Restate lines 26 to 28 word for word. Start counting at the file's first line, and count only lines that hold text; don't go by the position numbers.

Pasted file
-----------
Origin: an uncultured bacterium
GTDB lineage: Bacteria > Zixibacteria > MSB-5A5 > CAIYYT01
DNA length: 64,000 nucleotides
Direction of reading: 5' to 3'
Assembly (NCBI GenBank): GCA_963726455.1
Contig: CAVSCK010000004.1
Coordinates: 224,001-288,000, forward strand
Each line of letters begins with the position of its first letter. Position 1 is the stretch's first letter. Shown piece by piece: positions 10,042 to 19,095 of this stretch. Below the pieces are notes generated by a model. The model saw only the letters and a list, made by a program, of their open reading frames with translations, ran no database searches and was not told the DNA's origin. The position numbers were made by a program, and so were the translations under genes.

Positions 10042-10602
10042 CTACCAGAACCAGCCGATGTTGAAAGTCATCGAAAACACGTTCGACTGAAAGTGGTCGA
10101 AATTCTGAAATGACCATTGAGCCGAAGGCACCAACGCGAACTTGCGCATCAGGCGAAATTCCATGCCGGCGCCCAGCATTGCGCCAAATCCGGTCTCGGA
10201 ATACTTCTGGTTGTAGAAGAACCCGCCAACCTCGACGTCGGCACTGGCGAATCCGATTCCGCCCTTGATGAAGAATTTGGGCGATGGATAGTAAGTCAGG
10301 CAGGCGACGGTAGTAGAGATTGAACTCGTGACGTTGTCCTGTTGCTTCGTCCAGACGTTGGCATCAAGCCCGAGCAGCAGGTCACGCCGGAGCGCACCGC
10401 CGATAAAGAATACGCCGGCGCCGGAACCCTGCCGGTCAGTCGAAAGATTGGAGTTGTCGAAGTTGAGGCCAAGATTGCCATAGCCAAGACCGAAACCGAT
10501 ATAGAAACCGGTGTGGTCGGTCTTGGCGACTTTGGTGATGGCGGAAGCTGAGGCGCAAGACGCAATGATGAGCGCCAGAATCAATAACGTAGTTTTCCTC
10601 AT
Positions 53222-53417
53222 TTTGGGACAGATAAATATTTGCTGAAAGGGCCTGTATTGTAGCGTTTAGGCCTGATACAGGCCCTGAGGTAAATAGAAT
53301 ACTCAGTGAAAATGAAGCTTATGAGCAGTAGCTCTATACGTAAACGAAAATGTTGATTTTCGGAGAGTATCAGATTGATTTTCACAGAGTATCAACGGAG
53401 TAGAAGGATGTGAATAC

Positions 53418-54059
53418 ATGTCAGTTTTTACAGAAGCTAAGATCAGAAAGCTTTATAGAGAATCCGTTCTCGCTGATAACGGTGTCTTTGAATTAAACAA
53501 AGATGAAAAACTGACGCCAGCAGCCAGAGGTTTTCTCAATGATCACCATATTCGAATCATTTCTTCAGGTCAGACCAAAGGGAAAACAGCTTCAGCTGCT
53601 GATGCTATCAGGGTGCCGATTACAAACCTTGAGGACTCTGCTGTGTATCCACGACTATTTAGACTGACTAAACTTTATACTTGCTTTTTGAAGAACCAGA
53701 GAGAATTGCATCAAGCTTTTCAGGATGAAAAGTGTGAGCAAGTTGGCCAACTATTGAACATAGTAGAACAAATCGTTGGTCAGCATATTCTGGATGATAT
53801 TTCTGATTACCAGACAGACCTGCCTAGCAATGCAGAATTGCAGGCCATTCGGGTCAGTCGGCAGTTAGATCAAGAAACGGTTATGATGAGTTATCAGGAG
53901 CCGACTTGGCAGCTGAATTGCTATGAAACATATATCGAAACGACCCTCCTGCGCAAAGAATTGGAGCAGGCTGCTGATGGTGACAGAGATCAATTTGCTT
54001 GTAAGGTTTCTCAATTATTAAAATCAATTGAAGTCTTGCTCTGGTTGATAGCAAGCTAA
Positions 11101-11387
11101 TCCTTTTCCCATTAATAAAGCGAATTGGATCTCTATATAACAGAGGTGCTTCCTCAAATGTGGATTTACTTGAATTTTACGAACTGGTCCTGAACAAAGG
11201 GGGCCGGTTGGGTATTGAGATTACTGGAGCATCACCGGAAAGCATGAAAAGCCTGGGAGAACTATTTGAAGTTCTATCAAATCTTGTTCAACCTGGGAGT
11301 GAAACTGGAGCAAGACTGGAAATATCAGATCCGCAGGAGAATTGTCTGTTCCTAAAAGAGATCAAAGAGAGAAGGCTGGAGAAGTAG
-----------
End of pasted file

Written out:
53801 TTCTGATTACCAGACAGACCTGCCTAGCAATGCAGAATTGCAGGCCATTCGGGTCAGTCGGCAGTTAGATCAAGAAACGGTTATGATGAGTTATCAGGAG
53901 CCGACTTGGCAGCTGAATTGCTATGAAACATATATCGAAACGACCCTCCTGCGCAAAGAATTGGAGCAGGCTGCTGATGGTGACAGAGATCAATTTGCTT
54001 GTAAGGTTTCTCAATTATTAAAATCAATTGAAGTCTTGCTCTGGTTGATAGCAAGCTAA